Isthmus have come a long way since assembling a Women in Leadership group in 2016. Driven by a cross-section of Isthmus wāhine, the focus group and process gave rise to a ‘champion network’ model which has set in motion a number of other social and cultural initiatives, writes CEO Ralph Johns, for Landscape Architecture Aotearoa.
We have been thinking about our different city experiences during lockdown. Isthmus designers; Oriane Merindol, Stefanie Graze, Brennan Baxley, and Frank Hoffmann have developed a tactical master plan that could help re-inhabit the city while maintaining some of the new things we liked. This initiative aims to provide a framework for innovative change by supporting the work of many different groups advocating for a more people friendly Wellington. In this Thinking article Nick Kapica describes how a systematic approach to tactical urbanism could be a catalyst for change.
Landscape architect Zach Barker trained and practiced in the US prior to moving to Aotearoa, where he now works as a Senior Landscape Architect for Isthmus. In this thought piece he examines integrated infrastructure solutions, explores the overlap between landscape and infrastructure and advocates for a holistic approach to ‘Shovel Ready’ projects.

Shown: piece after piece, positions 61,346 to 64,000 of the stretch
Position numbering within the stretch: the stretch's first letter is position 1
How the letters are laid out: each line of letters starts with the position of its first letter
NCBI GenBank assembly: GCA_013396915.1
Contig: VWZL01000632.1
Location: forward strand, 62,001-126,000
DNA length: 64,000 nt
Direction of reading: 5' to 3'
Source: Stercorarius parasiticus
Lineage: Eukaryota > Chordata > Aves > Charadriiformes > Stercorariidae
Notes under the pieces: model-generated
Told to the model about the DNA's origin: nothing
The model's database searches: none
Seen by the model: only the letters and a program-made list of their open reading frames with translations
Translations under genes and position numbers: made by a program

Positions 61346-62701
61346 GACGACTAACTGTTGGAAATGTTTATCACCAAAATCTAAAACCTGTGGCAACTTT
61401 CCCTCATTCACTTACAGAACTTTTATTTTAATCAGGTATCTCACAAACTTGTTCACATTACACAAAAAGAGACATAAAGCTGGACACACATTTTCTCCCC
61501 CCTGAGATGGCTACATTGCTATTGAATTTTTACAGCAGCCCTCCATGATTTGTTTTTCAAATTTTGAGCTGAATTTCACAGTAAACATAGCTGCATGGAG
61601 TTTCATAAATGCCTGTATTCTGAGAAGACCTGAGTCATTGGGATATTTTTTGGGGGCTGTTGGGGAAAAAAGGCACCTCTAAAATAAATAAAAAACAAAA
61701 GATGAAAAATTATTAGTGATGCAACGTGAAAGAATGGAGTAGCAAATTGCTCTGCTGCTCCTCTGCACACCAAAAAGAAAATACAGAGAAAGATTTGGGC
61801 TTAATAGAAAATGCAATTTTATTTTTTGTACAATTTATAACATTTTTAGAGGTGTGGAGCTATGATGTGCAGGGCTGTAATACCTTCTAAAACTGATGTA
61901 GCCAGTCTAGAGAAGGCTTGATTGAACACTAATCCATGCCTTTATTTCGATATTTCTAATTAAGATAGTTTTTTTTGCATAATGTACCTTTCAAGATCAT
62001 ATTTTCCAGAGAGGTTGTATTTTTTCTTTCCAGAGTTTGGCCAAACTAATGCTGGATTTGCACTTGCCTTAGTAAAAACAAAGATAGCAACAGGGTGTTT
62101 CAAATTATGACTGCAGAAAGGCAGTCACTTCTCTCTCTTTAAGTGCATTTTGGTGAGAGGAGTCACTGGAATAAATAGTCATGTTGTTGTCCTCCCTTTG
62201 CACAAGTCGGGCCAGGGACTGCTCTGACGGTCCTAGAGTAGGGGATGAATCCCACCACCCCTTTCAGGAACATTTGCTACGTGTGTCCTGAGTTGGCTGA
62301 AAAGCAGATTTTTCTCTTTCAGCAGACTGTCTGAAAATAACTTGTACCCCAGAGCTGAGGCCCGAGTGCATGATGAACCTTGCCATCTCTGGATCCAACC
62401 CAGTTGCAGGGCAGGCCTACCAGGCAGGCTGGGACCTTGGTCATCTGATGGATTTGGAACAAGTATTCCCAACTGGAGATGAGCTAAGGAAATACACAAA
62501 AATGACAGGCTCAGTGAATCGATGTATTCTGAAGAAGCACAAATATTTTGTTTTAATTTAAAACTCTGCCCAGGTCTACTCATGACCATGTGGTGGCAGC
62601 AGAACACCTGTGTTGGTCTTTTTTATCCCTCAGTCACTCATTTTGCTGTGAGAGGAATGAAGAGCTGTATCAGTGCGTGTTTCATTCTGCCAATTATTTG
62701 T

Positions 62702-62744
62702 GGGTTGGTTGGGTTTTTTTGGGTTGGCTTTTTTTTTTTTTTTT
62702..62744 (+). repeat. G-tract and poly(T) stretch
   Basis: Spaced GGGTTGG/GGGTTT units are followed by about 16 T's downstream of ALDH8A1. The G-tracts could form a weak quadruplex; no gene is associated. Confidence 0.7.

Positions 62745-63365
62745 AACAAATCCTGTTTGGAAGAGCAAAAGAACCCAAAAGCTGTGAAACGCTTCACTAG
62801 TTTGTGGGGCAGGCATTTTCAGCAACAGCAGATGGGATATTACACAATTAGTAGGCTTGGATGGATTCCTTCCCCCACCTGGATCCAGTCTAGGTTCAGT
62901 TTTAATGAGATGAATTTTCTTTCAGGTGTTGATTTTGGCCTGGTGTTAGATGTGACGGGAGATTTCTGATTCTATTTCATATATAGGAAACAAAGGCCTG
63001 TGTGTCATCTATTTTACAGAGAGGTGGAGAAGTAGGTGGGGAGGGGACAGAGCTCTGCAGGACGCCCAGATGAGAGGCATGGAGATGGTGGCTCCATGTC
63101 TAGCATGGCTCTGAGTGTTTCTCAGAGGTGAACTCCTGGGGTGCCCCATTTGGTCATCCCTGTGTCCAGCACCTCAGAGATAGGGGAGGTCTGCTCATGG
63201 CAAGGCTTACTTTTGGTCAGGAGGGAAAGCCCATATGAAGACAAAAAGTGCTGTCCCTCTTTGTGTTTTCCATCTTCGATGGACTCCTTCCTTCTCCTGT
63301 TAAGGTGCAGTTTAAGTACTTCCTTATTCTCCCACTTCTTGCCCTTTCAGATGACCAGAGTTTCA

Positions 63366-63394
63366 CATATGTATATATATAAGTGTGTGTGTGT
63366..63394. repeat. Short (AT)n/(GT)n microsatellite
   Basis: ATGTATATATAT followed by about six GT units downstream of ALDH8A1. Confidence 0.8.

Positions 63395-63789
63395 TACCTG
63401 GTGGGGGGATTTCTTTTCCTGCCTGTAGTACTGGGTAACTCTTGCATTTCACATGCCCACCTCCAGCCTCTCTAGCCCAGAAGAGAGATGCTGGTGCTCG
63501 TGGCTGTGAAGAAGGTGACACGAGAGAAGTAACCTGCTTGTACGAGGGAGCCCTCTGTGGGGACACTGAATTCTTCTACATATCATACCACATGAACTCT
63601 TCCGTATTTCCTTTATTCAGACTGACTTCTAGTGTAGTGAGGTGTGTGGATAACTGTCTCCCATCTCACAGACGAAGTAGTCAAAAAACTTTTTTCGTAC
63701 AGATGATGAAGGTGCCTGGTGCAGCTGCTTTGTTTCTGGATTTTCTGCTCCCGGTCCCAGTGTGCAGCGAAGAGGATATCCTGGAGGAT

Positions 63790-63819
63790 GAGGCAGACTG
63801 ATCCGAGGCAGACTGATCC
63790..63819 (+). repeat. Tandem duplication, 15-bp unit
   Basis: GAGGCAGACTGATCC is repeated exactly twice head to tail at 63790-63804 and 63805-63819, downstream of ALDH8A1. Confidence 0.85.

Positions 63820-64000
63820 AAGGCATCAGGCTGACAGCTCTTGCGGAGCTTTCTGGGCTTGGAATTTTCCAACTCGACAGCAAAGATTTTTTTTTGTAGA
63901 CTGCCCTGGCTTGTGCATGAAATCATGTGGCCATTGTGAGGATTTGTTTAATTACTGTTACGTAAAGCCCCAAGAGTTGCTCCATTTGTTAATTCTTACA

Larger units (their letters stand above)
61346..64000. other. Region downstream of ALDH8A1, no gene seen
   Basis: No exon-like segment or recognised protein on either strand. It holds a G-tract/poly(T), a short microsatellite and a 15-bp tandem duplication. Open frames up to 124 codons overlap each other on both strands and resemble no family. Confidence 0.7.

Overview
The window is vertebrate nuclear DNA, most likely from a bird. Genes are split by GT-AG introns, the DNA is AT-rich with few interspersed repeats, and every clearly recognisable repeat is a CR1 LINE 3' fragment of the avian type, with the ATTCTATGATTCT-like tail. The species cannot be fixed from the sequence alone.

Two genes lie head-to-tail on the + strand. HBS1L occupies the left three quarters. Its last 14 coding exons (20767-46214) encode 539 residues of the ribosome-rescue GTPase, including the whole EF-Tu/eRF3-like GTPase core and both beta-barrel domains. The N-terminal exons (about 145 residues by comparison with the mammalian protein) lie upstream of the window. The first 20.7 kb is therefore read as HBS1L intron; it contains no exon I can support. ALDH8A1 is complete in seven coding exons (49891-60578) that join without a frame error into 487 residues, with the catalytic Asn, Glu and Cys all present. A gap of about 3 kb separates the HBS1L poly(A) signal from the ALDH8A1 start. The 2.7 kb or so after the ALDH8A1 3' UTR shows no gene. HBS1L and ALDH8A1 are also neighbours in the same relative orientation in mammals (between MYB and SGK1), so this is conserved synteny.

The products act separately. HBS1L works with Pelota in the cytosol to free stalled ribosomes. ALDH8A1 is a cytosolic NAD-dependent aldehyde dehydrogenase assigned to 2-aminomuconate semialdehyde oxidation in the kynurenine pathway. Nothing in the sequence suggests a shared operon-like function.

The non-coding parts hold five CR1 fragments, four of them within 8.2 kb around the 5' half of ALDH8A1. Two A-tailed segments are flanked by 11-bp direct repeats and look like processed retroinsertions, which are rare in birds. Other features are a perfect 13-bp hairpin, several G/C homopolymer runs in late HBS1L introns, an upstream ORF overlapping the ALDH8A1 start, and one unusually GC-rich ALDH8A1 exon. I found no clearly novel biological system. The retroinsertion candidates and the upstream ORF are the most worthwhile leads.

Our social, political, and economic consciousness is shifting as a nation. As we begin to understand and embrace what being Maori can say about Aotearoa, our conversation as designers turns to the land and to the built environment. Damian Powley thinks these deep narratives have as much to say about what once was, as they do about our collective identity. Here he re-imagines a historic portage connection, in a modern city.
After a decade in Auckland Tim Watts, Principal Urban Designer at Isthmus, now lives in the UK. As well as continuing to work for Isthmus, Tim also maintains a role with Homes England’s Large Site team. Here he talks about the parallel worlds of housing need in NZ and the UK and reflects on what lessons there may be for New Zealand.